Armond Goldman and his colleagues analyzed Roosevelt's reported symptoms--from personal correspondence, recollections by family members and medical records--as well as records of the incidence of polio and other diseases among adults. Their findings, published in the November issue of the Journal of Medical Biography, suggest that FDR's symptoms--particularly the late onset of the disease, the symmetrical nature of his paralysis, early facial paralysis and bladder and bowel dysfunction--"were inconsistent with paralytic poliomyelitis that affects motor neurons but were typical of Guillain-Barr syndrome, an autoimmune disease that damages sensory and motor nerves," Goldman says. Based on attack rates of polio in the Northeastern United States in the early 1900s and more recent data on Guillain-Barr syndrome diagnoses, the researchers determined that there was a 39 percent probability that polio caused Roosevelt's symptoms, compared to a 51 percent chance that they were brought on by Guillain-Barr syndrome. In addition, in a statistical analysis of eight clinical features exhibited by Roosevelt, six favor the Guillain-Barr diagnosis, whereas two favor polio.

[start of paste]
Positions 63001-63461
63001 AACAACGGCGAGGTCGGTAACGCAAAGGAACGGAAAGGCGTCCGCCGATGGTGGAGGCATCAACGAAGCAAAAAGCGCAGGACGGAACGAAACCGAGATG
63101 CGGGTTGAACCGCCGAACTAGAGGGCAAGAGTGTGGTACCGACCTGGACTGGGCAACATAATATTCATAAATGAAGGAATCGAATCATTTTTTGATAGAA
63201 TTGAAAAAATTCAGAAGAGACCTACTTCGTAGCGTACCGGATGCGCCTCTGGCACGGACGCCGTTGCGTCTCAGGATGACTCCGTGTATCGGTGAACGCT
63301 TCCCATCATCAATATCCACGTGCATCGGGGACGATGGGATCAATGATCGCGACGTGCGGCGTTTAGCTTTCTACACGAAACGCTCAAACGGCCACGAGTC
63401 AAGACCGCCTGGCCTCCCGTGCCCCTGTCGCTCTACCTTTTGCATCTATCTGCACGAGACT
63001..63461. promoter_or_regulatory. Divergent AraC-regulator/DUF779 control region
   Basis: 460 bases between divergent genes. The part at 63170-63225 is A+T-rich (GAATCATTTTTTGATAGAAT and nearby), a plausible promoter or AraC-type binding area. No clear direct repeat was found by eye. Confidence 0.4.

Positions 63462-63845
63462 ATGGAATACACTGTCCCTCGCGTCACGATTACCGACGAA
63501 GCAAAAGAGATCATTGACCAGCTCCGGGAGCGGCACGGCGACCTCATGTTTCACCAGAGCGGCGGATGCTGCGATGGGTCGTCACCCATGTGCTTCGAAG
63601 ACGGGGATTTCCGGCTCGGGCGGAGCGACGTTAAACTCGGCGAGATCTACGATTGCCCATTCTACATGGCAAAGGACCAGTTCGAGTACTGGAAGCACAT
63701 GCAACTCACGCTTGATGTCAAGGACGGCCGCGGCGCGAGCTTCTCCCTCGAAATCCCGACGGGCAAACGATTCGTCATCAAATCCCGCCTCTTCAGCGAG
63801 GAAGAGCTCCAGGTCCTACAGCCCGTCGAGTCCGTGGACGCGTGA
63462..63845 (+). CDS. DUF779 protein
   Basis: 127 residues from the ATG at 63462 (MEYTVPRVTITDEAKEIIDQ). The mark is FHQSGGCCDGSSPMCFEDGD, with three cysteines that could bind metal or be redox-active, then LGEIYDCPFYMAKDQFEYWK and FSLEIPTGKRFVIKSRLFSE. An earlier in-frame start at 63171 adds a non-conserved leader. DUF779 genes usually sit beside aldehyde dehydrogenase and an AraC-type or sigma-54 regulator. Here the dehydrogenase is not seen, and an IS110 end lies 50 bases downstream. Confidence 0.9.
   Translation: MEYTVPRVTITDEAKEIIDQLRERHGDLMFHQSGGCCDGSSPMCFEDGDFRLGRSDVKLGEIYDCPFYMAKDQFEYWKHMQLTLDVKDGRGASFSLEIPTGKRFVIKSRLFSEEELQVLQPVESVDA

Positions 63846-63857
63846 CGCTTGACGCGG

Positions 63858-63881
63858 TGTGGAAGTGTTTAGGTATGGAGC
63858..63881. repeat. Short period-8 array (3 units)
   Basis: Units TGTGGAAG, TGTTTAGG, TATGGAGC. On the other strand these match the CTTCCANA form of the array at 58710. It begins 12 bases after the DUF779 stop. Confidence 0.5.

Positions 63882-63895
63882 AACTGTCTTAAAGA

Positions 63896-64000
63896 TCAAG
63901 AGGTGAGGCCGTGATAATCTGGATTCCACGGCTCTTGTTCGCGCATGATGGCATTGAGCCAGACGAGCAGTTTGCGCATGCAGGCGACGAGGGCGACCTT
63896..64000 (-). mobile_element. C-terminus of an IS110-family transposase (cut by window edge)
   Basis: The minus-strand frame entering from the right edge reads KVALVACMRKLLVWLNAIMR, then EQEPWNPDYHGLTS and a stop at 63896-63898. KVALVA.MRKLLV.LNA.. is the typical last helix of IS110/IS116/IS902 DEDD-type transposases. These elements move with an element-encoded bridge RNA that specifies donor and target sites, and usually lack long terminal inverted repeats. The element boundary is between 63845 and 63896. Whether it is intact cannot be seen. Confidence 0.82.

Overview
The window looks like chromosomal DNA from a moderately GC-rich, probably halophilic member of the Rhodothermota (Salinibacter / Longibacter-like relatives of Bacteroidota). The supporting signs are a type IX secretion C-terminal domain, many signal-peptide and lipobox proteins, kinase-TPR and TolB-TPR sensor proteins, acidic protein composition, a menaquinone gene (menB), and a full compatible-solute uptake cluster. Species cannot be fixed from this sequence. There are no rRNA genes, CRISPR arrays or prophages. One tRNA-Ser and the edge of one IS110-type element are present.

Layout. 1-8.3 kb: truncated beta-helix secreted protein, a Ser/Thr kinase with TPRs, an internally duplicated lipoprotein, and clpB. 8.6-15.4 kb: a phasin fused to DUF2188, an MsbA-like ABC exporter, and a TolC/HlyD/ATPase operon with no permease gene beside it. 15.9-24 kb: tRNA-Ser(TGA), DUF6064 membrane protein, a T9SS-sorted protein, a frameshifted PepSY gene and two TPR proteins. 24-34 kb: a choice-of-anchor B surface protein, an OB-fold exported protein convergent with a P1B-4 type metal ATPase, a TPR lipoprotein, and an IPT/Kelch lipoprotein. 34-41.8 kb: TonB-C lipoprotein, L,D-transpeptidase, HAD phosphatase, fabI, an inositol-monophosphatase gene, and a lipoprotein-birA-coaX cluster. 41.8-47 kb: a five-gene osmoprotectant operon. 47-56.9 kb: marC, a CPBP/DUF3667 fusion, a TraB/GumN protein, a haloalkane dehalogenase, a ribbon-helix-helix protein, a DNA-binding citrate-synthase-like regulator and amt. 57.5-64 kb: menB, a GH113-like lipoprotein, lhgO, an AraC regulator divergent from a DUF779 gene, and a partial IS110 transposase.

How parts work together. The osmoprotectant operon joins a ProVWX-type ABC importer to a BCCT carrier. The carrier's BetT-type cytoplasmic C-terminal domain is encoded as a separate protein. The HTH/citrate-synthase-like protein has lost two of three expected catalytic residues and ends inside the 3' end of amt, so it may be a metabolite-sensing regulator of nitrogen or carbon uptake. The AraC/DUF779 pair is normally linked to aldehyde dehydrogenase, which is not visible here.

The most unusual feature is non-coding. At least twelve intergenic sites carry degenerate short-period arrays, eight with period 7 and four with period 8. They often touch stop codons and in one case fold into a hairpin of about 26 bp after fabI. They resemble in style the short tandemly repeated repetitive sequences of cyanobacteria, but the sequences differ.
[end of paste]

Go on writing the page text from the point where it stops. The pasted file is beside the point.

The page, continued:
"No one can be absolutely sure of the cause of Roosevelts paralysis because relevant laboratory diagnostic studies were not performed or were not available at the time of his illness," Goldman notes. In addition, satisfactory treatment for Guillain-Barr syndrome (which was only characterized in 1916) did not surface until decades later, so FDR's prognosis would have remained the same. Indeed, a different diagnosis may have been detrimental, because FDR went on to create the March of Dimes charity, which supported rehabilitation efforts for victims of paralytic poliomyelitis and the development of vaccines to prevent poliovirus infections.